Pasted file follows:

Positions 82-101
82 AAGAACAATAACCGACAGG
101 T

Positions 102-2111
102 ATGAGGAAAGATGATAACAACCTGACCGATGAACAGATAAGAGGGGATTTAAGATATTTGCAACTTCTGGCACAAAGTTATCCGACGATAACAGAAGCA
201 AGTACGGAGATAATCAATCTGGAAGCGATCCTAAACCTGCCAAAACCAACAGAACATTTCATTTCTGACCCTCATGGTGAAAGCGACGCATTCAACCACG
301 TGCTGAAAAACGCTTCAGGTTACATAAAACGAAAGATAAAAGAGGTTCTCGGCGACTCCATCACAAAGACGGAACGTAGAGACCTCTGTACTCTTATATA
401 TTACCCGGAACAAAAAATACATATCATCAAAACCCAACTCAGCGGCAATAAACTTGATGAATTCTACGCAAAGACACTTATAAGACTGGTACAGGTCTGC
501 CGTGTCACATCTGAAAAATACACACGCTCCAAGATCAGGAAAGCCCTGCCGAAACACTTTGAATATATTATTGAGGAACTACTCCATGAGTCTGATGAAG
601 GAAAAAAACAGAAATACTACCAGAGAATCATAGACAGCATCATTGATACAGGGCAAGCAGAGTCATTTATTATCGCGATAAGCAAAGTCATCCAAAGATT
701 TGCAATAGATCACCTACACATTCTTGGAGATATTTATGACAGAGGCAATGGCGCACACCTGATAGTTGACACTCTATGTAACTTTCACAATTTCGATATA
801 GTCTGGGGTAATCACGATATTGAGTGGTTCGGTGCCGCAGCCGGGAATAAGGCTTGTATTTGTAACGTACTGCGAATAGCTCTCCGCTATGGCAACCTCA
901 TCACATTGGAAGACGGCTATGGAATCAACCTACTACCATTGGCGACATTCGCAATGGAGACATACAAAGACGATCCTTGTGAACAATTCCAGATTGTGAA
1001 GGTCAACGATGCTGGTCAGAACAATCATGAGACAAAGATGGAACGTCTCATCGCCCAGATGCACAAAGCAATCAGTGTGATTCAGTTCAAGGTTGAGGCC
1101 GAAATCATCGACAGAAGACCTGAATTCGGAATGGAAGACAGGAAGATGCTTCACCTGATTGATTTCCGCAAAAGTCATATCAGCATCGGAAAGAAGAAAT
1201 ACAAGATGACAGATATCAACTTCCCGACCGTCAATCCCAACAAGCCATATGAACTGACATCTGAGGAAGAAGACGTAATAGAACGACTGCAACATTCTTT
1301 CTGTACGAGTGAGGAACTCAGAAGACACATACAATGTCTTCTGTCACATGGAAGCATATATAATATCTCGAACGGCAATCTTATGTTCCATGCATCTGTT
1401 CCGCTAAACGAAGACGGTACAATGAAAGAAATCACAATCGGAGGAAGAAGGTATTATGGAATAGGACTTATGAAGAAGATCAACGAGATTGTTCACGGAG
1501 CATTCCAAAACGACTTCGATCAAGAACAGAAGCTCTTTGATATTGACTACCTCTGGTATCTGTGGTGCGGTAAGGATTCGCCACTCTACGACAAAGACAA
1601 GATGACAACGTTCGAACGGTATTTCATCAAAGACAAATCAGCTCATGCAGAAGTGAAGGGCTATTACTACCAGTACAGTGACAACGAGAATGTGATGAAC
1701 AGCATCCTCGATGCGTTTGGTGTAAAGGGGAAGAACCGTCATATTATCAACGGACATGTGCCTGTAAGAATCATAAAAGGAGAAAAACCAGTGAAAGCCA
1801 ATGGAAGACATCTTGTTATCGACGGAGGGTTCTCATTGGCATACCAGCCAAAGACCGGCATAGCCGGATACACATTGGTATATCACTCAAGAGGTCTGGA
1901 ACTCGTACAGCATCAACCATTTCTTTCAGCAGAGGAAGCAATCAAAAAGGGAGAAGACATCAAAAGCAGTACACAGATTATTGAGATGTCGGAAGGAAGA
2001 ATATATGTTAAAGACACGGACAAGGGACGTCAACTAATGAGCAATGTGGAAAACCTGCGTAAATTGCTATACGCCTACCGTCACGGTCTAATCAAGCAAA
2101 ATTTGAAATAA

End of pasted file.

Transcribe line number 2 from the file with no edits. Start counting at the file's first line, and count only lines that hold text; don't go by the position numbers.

82 AAGAACAATAACCGACAGG